As therapy progresses, you may experience shifts in your perspective, improved self-awareness, and the development of healthier coping mechanisms. We also aim to help improve your relationships with yourself and others. The therapeutic environment serves as a supportive space for exploring and understanding your emotions, thoughts, and relationships; basically, it’s a judgment-free container to practice new skills before you take them out into the wild, wild world. Through this process, you gain tools to navigate life’s challenges, enhance interpersonal skills, and foster positive change.
The duration of psychotherapy varies, with some individuals achieving their goals in a relatively short time, while others benefit from longer-term engagement. It’s the unknowable equation of (What You Came in With + Your Investment in the Process) x How Much Life Throws at You in the Meantime. The ultimate aim is to empower you to lead a more fulfilling life, build resilience, and navigate the complexities of your unique journey. Therapy not only addresses symptoms but also promotes holistic well-being, emphasizing personal growth and the cultivation of a more satisfying and meaningful existence.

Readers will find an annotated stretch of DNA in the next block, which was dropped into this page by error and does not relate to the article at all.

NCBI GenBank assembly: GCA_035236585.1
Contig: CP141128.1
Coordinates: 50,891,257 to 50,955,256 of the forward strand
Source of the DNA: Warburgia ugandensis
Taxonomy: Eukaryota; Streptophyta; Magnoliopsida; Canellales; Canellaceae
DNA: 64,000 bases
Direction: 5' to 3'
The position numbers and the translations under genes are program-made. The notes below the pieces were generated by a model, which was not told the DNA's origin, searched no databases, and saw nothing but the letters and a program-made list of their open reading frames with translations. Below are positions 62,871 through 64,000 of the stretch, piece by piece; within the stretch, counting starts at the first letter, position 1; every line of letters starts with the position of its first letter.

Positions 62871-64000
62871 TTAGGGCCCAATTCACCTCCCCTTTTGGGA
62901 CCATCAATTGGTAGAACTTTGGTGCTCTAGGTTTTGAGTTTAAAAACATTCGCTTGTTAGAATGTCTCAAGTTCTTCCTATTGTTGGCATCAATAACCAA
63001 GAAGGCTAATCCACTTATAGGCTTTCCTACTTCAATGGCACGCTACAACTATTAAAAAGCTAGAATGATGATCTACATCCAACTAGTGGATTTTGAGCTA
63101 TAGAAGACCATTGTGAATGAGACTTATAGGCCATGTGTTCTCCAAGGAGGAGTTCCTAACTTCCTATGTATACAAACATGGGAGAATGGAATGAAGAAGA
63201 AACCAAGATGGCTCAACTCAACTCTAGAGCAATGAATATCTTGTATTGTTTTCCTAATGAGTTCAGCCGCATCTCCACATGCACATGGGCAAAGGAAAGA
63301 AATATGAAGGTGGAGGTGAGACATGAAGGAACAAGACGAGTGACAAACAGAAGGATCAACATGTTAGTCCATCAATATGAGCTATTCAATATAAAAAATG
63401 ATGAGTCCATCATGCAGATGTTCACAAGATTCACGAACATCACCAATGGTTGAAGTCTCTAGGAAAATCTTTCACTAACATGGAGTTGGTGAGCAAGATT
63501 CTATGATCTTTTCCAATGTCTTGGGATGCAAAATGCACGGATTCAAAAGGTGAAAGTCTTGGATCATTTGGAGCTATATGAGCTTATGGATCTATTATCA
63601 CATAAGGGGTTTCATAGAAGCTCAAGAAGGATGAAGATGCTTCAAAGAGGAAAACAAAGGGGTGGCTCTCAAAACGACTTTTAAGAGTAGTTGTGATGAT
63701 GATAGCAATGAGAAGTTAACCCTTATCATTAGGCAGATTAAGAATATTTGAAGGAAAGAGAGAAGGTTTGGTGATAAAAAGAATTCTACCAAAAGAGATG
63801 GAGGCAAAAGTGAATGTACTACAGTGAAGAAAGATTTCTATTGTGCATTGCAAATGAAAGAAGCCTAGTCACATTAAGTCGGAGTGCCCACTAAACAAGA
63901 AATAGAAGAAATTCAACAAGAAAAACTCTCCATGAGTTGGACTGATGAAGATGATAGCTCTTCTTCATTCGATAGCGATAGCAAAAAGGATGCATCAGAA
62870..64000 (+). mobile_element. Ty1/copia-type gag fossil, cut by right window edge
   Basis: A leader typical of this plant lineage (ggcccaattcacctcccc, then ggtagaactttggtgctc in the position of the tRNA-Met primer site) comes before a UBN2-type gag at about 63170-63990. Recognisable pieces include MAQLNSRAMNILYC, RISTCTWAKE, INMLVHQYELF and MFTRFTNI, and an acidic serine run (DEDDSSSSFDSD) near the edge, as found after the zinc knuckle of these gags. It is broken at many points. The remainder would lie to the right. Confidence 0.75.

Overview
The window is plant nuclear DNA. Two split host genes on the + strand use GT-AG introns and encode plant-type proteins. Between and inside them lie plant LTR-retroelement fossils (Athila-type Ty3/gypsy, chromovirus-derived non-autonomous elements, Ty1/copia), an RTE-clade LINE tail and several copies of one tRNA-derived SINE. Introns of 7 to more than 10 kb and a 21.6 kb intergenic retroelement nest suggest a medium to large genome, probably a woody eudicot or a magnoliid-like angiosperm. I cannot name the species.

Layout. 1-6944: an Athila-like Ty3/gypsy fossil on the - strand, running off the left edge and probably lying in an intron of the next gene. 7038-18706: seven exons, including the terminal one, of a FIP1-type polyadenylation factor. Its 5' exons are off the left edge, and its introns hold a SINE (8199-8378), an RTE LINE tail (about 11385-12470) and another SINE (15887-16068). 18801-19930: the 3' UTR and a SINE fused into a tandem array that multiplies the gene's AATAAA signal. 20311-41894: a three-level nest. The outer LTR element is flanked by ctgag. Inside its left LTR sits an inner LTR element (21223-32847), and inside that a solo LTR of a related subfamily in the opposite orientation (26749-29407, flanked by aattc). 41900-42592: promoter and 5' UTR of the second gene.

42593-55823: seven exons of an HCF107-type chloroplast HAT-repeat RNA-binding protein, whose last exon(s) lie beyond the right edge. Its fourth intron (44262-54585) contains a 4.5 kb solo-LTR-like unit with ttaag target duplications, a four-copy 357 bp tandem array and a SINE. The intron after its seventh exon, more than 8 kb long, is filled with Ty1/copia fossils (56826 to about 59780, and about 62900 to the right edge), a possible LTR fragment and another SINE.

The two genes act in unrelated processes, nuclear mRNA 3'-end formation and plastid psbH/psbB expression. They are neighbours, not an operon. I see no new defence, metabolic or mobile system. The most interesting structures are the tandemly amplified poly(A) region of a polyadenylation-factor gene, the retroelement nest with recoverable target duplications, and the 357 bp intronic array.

So that’s it: Intro to Therapy 101. If you have any questions, the best thing to do is ask. And we’re always here to answer. Seriously, if you need anything, head to the Contact page and we’ll do what we can to help because we know that starting is the hardest part.